Hence, among the core working age population, the age 25-54 group accounts for the entire drop in the labor force participation rate for the larger age 25-64 group.

    A look at gender then reveals that males in the age 25-54 group are dropping out of the labor force at a rate 20% faster than women. The 5-year changes in the labor force participation rate for men and women in the age 25-54 group are as follows:

    Men: -2.4%
    Women: -2.0%

    The reasons for the difference are complex. Some factors that are likely relevant, and additional data will be required to really pin them down, include:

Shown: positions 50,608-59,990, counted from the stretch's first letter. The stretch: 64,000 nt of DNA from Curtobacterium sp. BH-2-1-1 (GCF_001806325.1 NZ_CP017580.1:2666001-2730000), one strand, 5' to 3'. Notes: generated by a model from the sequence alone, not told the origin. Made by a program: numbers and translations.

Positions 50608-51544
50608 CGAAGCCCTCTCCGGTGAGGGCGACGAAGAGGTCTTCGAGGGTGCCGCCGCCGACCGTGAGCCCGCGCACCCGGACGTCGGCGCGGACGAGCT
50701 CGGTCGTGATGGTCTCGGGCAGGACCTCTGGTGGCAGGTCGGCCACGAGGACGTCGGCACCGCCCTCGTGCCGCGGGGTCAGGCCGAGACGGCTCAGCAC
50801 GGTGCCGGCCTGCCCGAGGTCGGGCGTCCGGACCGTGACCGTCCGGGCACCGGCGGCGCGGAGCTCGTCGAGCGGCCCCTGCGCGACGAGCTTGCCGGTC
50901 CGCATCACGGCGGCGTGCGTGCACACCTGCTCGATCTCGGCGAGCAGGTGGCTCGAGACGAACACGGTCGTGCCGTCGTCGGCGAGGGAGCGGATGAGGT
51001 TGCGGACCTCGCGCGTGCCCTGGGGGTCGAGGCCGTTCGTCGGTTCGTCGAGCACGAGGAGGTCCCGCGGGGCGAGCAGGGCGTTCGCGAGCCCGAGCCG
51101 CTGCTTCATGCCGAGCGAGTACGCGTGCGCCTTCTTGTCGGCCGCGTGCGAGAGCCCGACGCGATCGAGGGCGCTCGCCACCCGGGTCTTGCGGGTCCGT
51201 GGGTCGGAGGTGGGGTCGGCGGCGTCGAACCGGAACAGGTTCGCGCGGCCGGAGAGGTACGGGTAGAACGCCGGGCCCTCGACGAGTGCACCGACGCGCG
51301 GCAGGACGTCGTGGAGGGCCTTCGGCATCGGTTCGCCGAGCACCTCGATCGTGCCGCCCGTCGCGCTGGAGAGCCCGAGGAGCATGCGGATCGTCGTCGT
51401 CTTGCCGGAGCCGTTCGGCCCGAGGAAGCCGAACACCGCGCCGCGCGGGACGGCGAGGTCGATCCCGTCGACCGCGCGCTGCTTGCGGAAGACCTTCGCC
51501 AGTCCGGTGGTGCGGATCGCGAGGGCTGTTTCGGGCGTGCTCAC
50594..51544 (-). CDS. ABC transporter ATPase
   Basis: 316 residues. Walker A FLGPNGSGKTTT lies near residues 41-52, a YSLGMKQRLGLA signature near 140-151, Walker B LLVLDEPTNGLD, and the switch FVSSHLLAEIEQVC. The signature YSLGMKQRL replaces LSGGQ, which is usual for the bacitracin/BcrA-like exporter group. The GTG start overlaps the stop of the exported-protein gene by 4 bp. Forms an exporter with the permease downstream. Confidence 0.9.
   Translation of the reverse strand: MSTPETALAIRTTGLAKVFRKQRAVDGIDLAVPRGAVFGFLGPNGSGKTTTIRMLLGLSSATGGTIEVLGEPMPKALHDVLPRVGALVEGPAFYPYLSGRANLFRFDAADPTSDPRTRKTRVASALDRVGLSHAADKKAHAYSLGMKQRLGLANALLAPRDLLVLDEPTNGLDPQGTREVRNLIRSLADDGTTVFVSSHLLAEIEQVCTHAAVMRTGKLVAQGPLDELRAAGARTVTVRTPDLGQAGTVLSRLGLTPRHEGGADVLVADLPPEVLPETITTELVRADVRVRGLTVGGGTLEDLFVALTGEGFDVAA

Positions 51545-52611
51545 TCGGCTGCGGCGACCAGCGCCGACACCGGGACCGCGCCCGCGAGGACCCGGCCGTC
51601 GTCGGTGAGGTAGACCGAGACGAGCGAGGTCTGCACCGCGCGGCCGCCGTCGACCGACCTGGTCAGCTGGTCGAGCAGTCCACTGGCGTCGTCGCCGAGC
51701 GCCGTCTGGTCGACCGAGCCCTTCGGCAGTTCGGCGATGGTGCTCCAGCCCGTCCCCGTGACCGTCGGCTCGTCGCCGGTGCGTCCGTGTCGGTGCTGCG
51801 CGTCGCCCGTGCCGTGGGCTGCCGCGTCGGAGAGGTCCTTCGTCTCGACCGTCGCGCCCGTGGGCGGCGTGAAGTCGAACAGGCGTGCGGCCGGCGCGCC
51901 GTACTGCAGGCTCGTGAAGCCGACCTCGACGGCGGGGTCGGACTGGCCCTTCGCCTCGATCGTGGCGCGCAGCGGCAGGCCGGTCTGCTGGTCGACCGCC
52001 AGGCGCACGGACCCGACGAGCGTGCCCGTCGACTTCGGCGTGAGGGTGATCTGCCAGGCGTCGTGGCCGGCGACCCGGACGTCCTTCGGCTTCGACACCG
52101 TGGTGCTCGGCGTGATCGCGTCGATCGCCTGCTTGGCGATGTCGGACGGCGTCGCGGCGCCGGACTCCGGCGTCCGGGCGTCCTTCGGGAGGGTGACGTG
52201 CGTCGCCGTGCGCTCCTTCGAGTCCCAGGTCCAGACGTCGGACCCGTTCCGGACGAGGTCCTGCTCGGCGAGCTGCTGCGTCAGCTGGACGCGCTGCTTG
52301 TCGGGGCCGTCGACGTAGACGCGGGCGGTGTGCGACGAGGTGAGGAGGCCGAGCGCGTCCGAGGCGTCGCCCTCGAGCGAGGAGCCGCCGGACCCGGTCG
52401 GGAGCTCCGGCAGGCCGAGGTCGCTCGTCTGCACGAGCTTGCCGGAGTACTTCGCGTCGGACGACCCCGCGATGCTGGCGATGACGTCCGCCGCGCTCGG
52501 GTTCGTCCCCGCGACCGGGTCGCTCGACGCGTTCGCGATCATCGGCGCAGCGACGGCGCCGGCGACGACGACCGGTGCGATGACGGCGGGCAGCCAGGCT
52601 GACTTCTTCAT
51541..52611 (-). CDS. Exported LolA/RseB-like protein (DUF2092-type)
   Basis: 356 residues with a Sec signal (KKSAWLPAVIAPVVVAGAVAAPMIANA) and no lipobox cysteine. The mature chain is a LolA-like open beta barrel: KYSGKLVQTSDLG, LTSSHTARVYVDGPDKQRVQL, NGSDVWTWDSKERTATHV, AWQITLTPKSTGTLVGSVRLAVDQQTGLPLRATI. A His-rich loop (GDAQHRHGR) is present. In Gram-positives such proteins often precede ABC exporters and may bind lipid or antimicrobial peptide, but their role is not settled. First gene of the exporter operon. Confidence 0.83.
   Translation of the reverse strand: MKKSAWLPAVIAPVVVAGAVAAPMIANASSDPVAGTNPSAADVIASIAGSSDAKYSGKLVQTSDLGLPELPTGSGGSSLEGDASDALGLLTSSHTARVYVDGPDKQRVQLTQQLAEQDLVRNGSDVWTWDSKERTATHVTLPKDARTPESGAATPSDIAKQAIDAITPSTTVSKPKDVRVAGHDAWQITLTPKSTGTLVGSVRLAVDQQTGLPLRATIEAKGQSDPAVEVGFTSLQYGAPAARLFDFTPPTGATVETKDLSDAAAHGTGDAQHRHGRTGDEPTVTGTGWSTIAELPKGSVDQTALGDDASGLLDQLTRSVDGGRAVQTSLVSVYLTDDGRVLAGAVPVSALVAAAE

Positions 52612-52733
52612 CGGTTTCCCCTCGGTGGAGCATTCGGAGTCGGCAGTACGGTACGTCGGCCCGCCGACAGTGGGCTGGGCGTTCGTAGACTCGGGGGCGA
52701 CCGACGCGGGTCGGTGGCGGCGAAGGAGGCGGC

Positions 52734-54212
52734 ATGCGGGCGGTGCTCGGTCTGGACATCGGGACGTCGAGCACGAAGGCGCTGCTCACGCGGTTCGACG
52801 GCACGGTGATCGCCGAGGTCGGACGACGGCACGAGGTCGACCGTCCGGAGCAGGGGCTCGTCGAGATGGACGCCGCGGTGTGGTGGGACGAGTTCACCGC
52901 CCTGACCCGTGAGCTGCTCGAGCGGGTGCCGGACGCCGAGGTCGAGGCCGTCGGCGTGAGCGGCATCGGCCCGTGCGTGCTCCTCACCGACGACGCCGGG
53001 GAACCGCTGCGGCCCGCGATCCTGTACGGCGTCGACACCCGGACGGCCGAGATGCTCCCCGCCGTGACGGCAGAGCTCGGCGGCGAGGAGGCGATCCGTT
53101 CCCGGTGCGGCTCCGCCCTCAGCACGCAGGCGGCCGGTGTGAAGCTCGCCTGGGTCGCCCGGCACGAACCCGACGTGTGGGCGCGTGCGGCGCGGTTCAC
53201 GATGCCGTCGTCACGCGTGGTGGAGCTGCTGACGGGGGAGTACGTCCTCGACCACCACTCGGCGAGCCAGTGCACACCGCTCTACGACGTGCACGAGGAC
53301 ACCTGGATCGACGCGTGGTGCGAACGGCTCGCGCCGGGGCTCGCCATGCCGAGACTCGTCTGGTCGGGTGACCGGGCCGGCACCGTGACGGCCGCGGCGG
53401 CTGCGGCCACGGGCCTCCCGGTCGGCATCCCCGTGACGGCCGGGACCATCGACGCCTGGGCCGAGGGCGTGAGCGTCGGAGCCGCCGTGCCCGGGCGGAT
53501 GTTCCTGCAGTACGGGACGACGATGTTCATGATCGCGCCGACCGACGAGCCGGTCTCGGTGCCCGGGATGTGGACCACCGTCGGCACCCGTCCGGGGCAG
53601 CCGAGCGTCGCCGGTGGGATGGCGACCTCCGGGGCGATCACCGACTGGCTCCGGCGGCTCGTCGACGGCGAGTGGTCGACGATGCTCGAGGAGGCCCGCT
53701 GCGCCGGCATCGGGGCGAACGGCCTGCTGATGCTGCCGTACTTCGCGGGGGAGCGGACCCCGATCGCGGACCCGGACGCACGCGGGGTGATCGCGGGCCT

1. The trend toward higher education attainment for women relative to men that has been underway over an extended period of time. Females are accounting for a growing share of college graduates (4- and 6-year rates, and advanced/professional degrees) at a rate that is above changes in their demographic representation. In other words, females are becoming more skilled relative to men and that relative change in skills would give them a greater incentive to stay in the labor force.

    2. Certain fields in which men accounted for a larger share of employees e.g., construction, had been tied to the housing bubble. Those fields have shrunk since the housing bubble burst and a share of those jobs are not likely to return anytime soon. In contrast, certain fields have been accounting for a relatively larger share of job growth since the economy bottomed out (education and health care, among them). Women have an edge in entering those fields based on ongoing educational attainment trends.